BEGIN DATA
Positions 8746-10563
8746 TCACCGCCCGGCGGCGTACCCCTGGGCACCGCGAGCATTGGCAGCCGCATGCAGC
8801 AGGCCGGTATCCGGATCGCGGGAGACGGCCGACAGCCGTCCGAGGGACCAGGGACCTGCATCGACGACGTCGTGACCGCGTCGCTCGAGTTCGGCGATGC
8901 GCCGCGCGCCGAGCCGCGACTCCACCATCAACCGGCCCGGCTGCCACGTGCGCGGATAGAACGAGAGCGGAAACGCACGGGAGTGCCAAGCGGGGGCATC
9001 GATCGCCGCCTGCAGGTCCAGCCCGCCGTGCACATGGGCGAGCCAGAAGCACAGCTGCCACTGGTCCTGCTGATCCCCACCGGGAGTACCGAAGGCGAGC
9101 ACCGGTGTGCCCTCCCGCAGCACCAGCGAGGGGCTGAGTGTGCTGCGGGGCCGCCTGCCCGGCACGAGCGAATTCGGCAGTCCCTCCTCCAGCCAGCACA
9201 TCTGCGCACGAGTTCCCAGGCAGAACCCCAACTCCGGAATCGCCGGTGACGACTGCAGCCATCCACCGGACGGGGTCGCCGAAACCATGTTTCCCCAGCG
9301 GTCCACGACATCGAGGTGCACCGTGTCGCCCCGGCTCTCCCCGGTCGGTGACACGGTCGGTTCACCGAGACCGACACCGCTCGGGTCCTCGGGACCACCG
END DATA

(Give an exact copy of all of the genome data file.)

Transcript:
Positions 8746-10563
8746 TCACCGCCCGGCGGCGTACCCCTGGGCACCGCGAGCATTGGCAGCCGCATGCAGC
8801 AGGCCGGTATCCGGATCGCGGGAGACGGCCGACAGCCGTCCGAGGGACCAGGGACCTGCATCGACGACGTCGTGACCGCGTCGCTCGAGTTCGGCGATGC
8901 GCCGCGCGCCGAGCCGCGACTCCACCATCAACCGGCCCGGCTGCCACGTGCGCGGATAGAACGAGAGCGGAAACGCACGGGAGTGCCAAGCGGGGGCATC
9001 GATCGCCGCCTGCAGGTCCAGCCCGCCGTGCACATGGGCGAGCCAGAAGCACAGCTGCCACTGGTCCTGCTGATCCCCACCGGGAGTACCGAAGGCGAGC
9101 ACCGGTGTGCCCTCCCGCAGCACCAGCGAGGGGCTGAGTGTGCTGCGGGGCCGCCTGCCCGGCACGAGCGAATTCGGCAGTCCCTCCTCCAGCCAGCACA
9201 TCTGCGCACGAGTTCCCAGGCAGAACCCCAACTCCGGAATCGCCGGTGACGACTGCAGCCATCCACCGGACGGGGTCGCCGAAACCATGTTTCCCCAGCG
9301 GTCCACGACATCGAGGTGCACCGTGTCGCCCCGGCTCTCCCCGGTCGGTGACACGGTCGGTTCACCGAGACCGACACCGCTCGGGTCCTCGGGACCACCG